I first read this version of the book in 7th grade, which could easily be categorized as a year that changed my life, as far as reading goes. I had one of my best English teachers of all time that year. Not only did this man change the way I looked at literature, but eleven years later, he would change the way I approached teaching literature.
I was chastised by my first principal in every single teacher evaluation for my first year of teaching about reading books aloud to my class (while they followed along). Half-way through my second year I think his comment was something like, “You know how I feel about the reading to your students thing, but something seems to be working in your classroom so I’ll just leave you alone.”
Probably, this version of this novel was way too hard for an average 7th grader. I actually ended up teaching it to one class of honors sophomores, and many of them had difficulty giving it a fair chance due to the language (so many French names) and length. But I don’t remember having a difficult time with it. I don’t remember disliking anything we did that year, because this teacher was so phenomenal. (Or because I was such a dork.) Les Mis still makes me cry every time I read it. I saw the musical on Broadway and bawled through the entire thing.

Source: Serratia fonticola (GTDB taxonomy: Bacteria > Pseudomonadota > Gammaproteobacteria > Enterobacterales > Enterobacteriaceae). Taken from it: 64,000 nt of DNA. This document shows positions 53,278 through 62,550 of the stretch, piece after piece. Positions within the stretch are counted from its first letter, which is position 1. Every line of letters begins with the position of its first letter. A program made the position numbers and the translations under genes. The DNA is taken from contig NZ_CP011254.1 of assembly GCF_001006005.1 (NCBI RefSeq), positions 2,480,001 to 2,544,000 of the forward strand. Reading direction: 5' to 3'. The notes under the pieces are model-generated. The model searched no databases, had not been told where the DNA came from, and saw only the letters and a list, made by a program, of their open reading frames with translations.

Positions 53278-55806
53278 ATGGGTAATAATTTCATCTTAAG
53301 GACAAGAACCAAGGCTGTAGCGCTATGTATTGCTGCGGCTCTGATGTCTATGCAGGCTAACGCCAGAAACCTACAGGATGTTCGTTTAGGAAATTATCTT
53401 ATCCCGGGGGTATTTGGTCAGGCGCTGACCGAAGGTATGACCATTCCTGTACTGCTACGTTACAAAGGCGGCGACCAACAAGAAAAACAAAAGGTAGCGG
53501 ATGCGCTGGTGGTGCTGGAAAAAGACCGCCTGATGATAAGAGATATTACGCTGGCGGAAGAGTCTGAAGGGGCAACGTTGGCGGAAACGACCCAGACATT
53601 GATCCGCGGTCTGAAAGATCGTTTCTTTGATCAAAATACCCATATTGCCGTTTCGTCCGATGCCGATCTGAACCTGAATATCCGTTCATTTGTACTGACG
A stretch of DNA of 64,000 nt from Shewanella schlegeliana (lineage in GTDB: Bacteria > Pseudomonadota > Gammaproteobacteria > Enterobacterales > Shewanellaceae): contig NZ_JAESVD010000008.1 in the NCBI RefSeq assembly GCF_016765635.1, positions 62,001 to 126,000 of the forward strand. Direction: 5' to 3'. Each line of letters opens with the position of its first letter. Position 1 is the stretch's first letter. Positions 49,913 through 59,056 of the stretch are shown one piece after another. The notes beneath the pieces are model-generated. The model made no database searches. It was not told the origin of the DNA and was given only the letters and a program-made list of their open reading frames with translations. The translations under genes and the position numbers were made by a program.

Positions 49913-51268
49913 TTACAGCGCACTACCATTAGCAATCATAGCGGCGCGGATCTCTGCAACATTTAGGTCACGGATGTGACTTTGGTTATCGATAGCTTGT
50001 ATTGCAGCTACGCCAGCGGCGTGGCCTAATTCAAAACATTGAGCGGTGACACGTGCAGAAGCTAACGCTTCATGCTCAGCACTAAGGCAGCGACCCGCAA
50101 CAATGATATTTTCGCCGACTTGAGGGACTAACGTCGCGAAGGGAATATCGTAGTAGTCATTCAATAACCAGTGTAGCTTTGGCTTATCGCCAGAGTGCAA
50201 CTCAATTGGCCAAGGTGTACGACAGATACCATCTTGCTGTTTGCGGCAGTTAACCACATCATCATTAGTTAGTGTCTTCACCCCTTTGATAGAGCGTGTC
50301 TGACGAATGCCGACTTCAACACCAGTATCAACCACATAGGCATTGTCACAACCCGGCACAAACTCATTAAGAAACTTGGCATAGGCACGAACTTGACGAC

I actually think an evangelist might have an easier time using this book over the Bible to explain unconditional love to an atheist..
I think I decided to become a teacher in 2nd grade, and of course, at the time, assumed I’d teach elementary school. One summer during college, I re-read Les Mis. I changed my entire idea (though not my elementary-ed major) and decided I would teach high school English. This book, and the teacher who originally introduced me to it, had almost everything to do with my decision.